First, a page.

Components & Peripherals News
AMD Eyes Cloud Computing, Virtualization With New Opteron Server Chips
The Opteron 6200 series, based on AMD’s Bulldozer-architecture, is being touted by the firm as the "world’s first" 16-core x86 CPU, with up to 3.3 GHz base frequency, while its 8-core Opteron 4200 series offers a significantly lower power-per-core than its predecessors.
The Opteron 6200 is said to increase server performance by up to 84 percent, while requiring only half the power-per-core and two-thirds less floor space. The series also offers up to 73 percent more memory bandwidth for increased scalability in a virtual environment, AMD said.
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Opteron 6200 CPUs were designed to meet the demands of various server workloads, ranging from virtualization and cloud computing to database management and high-performance computing. Paul Struhsaker, corporate vice president and general manager of AMD's Commercial Division, said the new Opteron chips are ideal for cloud computing and virtualization because of their scalability.
Virtualization software giant VMWare has affirmed the new processors’ significance within virtualized environments. "We have been working with AMD for several years to ensure 'Day 0' support of the AMD Opteron 6200 Series processor," Richard A. Brunner, chief platform architect in the CTO office at VMware wrote in a blog.
"You’ll notice that both VMware vSphere 5.0 and vSphere 4.1 Update 2 can already leverage the full scalability of the new 16-core AMD Opteron 6200 Series processor in a 4-socket server platform. And as an added bonus, vSphere 5.0 also stops licensing by core count. We also worked closely with AMD’s server OEMs to successfully qualify and certify their new AMD Opteron processor-based servers by launch time," Brunner wrote.
Apart from performance and increased scalability within virtualized landscapes, power efficiency is perhaps the most unique feature introduced with Opteron 6200 processors.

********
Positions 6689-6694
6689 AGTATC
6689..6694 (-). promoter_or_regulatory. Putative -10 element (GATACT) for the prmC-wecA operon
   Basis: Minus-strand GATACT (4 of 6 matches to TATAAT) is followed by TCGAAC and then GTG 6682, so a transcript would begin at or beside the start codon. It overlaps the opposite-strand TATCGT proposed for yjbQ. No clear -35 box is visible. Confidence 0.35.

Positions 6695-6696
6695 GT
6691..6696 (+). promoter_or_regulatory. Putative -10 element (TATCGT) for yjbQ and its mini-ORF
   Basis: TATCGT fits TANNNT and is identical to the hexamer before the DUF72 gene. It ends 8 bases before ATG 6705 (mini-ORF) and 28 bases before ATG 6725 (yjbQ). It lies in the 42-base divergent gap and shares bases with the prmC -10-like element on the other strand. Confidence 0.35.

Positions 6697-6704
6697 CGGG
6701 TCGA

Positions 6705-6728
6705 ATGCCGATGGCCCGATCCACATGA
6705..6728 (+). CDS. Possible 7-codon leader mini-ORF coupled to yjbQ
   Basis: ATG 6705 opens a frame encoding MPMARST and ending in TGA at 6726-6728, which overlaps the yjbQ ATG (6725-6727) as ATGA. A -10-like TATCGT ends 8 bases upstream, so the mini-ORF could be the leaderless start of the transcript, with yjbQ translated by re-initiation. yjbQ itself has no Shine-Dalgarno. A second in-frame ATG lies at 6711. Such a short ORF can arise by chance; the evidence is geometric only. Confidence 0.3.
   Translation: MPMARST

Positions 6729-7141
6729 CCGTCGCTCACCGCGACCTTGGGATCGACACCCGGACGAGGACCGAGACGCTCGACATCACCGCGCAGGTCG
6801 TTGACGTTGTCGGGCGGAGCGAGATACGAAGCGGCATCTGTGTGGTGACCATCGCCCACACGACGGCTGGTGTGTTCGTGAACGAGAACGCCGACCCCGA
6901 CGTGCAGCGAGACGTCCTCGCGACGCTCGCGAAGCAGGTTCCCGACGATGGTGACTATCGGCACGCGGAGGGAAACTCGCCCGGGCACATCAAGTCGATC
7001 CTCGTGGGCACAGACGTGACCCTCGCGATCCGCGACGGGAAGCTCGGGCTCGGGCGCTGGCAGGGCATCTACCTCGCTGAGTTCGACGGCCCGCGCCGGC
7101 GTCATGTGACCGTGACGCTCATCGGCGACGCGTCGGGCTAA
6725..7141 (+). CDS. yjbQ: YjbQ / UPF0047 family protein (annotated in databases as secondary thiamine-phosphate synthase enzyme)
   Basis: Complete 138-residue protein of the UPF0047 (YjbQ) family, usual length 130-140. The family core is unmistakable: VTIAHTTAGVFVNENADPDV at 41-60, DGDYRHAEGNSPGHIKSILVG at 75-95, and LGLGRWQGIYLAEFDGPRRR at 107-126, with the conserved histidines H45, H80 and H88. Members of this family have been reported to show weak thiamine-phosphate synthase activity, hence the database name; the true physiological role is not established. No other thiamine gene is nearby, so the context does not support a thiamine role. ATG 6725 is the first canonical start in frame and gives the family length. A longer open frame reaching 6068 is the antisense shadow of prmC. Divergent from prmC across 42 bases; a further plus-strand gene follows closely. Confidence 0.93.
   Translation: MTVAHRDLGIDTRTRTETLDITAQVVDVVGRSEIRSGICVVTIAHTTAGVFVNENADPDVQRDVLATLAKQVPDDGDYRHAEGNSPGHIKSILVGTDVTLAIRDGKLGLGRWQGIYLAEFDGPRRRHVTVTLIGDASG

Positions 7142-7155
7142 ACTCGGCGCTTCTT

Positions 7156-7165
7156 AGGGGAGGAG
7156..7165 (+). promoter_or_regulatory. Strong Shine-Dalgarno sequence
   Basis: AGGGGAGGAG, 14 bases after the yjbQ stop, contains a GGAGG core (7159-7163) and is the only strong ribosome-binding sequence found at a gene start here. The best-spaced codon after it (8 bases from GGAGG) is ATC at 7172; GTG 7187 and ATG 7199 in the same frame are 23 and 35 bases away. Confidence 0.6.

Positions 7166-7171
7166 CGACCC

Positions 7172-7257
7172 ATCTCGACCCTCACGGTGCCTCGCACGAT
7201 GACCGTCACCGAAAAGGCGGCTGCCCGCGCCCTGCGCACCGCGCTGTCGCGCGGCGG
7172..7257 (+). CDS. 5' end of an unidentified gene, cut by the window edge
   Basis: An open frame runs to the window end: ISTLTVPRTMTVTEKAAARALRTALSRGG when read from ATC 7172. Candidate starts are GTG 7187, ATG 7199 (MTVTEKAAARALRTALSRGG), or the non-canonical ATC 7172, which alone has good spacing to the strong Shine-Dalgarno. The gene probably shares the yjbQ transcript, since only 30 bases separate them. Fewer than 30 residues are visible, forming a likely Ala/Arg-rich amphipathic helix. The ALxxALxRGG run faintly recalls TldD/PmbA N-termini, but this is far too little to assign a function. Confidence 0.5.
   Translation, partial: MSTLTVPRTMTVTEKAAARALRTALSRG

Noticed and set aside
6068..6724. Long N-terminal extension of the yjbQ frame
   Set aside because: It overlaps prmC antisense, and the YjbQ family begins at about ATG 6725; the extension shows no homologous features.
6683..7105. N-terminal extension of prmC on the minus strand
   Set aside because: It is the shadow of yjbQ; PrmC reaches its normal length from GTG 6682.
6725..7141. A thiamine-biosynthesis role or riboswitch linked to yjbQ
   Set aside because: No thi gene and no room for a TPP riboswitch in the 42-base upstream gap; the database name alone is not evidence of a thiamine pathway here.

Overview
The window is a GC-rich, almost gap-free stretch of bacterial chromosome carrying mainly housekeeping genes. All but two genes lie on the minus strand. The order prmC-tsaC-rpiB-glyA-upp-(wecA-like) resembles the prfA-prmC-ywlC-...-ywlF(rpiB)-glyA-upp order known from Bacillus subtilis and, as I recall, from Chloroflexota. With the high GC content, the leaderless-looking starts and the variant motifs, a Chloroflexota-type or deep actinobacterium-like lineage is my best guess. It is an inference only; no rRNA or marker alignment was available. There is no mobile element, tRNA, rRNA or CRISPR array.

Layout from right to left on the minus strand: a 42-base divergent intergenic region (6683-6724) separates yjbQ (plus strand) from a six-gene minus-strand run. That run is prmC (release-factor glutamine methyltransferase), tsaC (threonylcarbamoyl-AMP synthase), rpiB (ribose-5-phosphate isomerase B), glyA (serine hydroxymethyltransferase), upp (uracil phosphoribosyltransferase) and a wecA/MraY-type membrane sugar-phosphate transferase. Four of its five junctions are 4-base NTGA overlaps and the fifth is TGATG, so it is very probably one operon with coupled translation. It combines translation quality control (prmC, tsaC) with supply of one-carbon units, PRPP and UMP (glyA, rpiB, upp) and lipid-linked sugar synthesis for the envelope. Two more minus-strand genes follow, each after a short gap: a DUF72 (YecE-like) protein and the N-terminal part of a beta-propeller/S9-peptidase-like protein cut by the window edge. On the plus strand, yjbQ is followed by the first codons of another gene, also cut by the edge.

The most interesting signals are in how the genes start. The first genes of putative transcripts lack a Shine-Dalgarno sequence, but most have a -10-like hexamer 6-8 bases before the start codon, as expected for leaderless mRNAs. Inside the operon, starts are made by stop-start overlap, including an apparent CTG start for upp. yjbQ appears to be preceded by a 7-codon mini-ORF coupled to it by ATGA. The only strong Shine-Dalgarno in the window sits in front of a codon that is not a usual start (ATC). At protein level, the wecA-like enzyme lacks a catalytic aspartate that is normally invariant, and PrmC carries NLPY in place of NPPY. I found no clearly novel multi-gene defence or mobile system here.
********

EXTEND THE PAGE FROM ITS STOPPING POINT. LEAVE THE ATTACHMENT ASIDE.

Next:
The CPUs' new TDP Power Cap functionality, for instance, allows data centers to monitor and control power consumption at a granular level. By customizing TDP caps by one-watt increments, data centers can maximize server density and tap into previously unused space. "The TDP Power Cap is big for cloud providers because it gives companies granular control of their power envelopes," said John Fruehe, director of product marketing at AMD.
In an effort to accelerate the new processors' time-to-market, AMD announced last week its Ready Solution for server program, a collaborative effort between server platform manufacturers including Asus, Supermicro, and Tyan, to deliver ready-to-market Opteron 6200 processor-based motherboards.
The verified server platforms are available now through AMD authorized resellers.
AMD believes that the Ready Solution for server platform, along with the processors’ influence in the virtualization and cloud space, will facilitate channel partners’ growth within new markets.
"The new AMD Opteron 6200 and 4200 Series processors deliver the optimal balance of performance, power-efficiency and price to meet the growing demands of the ever-increasing cloud-ready world," said David Kenyon, corporate vice president, worldwide channel marketing at AMD. "Our partner ecosystem will benefit from expanded business opportunities in combination with infrastructure-ready solutions available at launch and an easy upgrade path."